Australians are at risk of having their personal data exposed to lax privacy laws offshore, and may be locked into outdated copyright legislation, thanks to the new Trans-Pacific Partnership, digital rights advocates have warned.

While the detail of the 12-country trade pact is yet to be released, the official summary expressly rules out any member nation being able to force a company to store its citizens' personal data within their country of residence.

Under section 14, "Electronic Commerce", the summary states that members have agreed "not to require that TPP companies build data centres to store data as a condition for operating in a TPP market".

This could leave personal data exposed to less stringent privacy laws than we have here in Australia, warns Electronic Frontiers Australia's Jon Lawrence.

"If we're not able to pass laws that say personal data has to be stored on-shore then it will go to wherever it is cheapest, subject to whatever privacy regime is in place," Mr Lawrence said.

Australia and other nations are understood to have pushed back to carve out exceptions to the provision during the five-year, highly secretive negotiations, however the extent to which this was successful will not be known until the full text of the pact is made public.

Currently, electronic health records are required to be stored on-shore in Australian data centres under the Australian Government Protective Security Policy Framework.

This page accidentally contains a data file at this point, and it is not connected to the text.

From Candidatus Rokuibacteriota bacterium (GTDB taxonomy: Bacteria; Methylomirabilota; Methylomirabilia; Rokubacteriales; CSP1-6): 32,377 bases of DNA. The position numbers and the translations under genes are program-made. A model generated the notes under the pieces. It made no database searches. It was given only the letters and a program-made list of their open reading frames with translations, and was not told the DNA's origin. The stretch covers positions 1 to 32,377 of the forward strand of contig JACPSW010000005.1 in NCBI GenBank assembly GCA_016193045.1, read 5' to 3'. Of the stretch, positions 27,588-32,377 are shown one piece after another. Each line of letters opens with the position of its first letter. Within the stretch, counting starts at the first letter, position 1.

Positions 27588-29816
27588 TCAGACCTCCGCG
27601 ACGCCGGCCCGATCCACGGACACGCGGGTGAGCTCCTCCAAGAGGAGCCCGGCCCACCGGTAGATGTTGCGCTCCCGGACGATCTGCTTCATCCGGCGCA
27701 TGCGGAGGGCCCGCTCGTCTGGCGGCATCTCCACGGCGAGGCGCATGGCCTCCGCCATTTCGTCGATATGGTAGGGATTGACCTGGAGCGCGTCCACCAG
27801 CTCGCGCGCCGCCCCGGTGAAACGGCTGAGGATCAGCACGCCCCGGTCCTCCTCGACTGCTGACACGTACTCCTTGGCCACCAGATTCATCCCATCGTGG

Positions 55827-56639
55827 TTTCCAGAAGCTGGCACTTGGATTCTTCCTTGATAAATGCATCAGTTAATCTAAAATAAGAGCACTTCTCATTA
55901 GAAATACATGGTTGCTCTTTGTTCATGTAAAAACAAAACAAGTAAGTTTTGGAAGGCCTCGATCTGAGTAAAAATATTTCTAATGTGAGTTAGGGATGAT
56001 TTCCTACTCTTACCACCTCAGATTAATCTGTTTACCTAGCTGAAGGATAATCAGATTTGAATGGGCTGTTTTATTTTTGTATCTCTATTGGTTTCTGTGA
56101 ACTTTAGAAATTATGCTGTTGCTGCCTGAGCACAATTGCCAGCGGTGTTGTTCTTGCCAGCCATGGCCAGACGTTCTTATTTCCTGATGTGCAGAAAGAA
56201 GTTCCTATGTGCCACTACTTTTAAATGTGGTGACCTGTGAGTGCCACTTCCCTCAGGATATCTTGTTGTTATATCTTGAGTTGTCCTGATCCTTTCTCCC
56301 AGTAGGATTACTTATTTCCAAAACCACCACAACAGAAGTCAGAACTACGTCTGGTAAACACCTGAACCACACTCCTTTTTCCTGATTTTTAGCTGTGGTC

As Prime Minister Malcolm Turnbull has said there will be no changes to data protection as a result of the deal, this may be one carve-out.
The Prime Minister has also said there will be no changes to Australian copyright legislation as a result of the agreement.

However, copyright law reform advocates worry that's a negative for Australia rather than a positive, as it may effectively lock us in to legislation some consider already outdated in the digital age.

A report form the Australian Law Reform Commission tabled in parliament last year recommended several changes to copyright laws including the introduction of a flexible fair use exemption as a defence to copyright infringement. Attorney-General George Brandis said it was "the most significant review of the Copyright Act since it came into operation in 1968".

However, if Investor State Dispute Settlement is revealed in the detail of the TPP, companies will be able to sue member governments if they act in a way that harms their financial interests.

Amending copyright law to include fair use provisions could be a trigger for this, Swinburne Law School research fellow Angela Daly said.

"If ISDS is included in TPP, then this may make changes to laws such as these difficult, especially if they would affect a company's 'investment' in Australia which can include their intellectual property rights," Dr Daly said.

"The Eli Lilly ISDS case in Canada shows some of the problems that countries may face in trying to push back IP rights in favour of the public interest when they have signed up to these trade agreements."